Willie: The last time I was just in awe of someone was when we saw Dallas Burrow at Ameripolitan. He is unbelievable live and I definitely wanted to quit afterwards.

9. What is the best part of being a musician? If you could no longer be a musician for whatever reason, what would be your dream job?

Willie: The best part of being a musician is being poor all of the time. Who could ask for anything else? If I couldn’t be a musician, I’d be a carpenter. I love building shit.

Kira: I love getting to travel so much. I also love the musician family that we’ve met and forged all over the world. There’s just a camaraderie amongst other touring musicians that when you get the chance to hang with each other, it’s always super special. I’m always sad when we have to part ways again. If I couldn’t play music, I’d be a dietician. I love learning about the healing properties of certain foods.

10. What is one question you have always wanted an interviewer to ask – and what is the answer? Conversely, what question are you tired of answering?

Kira: I love it when interviewers ask about the stories behind songs but in the same breath I don’t always like telling the whole story because I want the listener to relate to the song however, they need to at the time. I don’t hate any question. I love this life and feel honored to be interviewed. I’m glad people care what we have to say. That doesn’t last forever so I’m enjoying it while it’s here.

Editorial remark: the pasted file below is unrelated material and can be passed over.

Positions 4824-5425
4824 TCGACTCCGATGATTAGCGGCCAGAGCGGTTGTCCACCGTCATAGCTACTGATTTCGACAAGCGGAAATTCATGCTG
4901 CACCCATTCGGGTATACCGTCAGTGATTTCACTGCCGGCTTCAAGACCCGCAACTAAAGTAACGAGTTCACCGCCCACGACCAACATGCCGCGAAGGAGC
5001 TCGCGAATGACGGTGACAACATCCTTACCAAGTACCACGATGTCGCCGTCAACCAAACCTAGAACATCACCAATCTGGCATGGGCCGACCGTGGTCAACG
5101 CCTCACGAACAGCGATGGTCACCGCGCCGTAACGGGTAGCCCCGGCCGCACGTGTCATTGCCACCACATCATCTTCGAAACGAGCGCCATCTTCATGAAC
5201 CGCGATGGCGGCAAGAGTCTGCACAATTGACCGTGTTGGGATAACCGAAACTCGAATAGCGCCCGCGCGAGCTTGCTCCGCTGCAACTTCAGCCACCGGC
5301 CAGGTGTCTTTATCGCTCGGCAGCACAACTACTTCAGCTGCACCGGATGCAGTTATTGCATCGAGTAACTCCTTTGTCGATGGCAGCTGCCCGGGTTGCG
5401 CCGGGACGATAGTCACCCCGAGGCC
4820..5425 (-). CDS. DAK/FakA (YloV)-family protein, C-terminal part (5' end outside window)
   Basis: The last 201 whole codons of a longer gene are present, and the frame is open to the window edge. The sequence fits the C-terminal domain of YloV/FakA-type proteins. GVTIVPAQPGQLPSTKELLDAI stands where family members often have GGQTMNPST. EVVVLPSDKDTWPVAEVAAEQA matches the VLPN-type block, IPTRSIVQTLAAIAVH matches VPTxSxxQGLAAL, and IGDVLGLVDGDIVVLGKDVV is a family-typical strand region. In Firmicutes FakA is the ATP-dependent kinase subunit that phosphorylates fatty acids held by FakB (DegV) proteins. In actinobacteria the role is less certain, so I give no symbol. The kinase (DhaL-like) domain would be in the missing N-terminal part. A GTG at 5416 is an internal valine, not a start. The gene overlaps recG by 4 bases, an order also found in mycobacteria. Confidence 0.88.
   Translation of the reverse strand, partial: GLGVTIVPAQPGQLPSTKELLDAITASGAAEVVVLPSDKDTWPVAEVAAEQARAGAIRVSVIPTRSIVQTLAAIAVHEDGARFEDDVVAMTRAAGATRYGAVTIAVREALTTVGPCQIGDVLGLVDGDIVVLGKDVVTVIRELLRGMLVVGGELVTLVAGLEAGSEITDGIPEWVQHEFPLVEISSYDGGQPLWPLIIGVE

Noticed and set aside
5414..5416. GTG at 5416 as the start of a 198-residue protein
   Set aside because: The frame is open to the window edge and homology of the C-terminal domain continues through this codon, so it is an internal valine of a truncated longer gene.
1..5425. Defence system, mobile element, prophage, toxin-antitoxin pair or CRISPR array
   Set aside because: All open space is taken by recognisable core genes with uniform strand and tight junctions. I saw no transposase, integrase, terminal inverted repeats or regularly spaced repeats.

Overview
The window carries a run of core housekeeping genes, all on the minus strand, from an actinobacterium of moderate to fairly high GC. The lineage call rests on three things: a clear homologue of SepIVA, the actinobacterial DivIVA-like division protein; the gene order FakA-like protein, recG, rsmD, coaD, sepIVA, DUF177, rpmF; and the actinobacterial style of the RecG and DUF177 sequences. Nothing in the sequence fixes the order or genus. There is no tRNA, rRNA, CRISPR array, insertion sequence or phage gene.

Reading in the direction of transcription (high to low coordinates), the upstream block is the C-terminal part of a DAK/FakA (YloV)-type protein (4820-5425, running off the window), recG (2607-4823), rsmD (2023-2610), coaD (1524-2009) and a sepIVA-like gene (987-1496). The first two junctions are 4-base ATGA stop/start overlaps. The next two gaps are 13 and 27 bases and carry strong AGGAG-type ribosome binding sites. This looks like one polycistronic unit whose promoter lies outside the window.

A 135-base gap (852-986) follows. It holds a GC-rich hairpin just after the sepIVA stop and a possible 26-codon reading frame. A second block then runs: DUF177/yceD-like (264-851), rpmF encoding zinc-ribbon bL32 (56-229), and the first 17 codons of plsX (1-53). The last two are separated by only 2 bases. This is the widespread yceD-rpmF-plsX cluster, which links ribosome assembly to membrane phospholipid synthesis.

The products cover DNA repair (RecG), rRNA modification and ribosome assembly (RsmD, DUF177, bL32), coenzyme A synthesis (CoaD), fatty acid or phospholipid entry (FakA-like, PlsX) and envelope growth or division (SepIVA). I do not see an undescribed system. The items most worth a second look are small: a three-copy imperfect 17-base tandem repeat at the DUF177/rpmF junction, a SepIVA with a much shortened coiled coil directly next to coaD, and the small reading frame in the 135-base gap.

Willie: I cringe when I’m asked how I got my start in music. I’ve just answered it so many times and the story, although interesting to newcomers, is boring to me now. I always wish I had been asked who I thought I sounded like vocally and my answer would be “If all of my heroes sang at the same time they would sound like me because I’ve taken a little from every one of them.”

11. Looking back over your career, is there a single moment or situation you feel was a misstep or you would like to have a “do over,” even if it didn’t change your current situation?

Willie: There’s a list a mile long of times I wish I’d made better choices. They don’t call me “The King of THIS CLOSE” for nothing. Had things turned out differently, I may not be where I am today, singing with Kira, which is my favorite thing to do, so I guess I still wouldn’t change a thing.

Kira: I’d have met him sooner.

12. If you could magically go back in time and be a part of the recording sessions for any one record in history, which would you choose – and what does that record mean to you?

Kira: I’d have loved to be in the room with Waylon and BIlly Joe Shaver while Waylon was recording Honky Tonk Heroes. I know the sessions must have been tense but I bet it was magical.

Willie: When I listen to Red Headed Stranger, by Willie Nelson, it makes me wish that I had been in that room while they were recording.






Category: Interviews

About the Author ()

ToddStar - that's me... just a rocking accountant who had dreams of being a rock star. I get to do the next best thing to rocking the globe - I get to take pictures of the lucky ones that do. I love to shoot all genres of music and different types of performers. If it is related to music, I love to photograph it. I get to shoot and hang with not only some of my friends and idols, but some of the coolest people around today.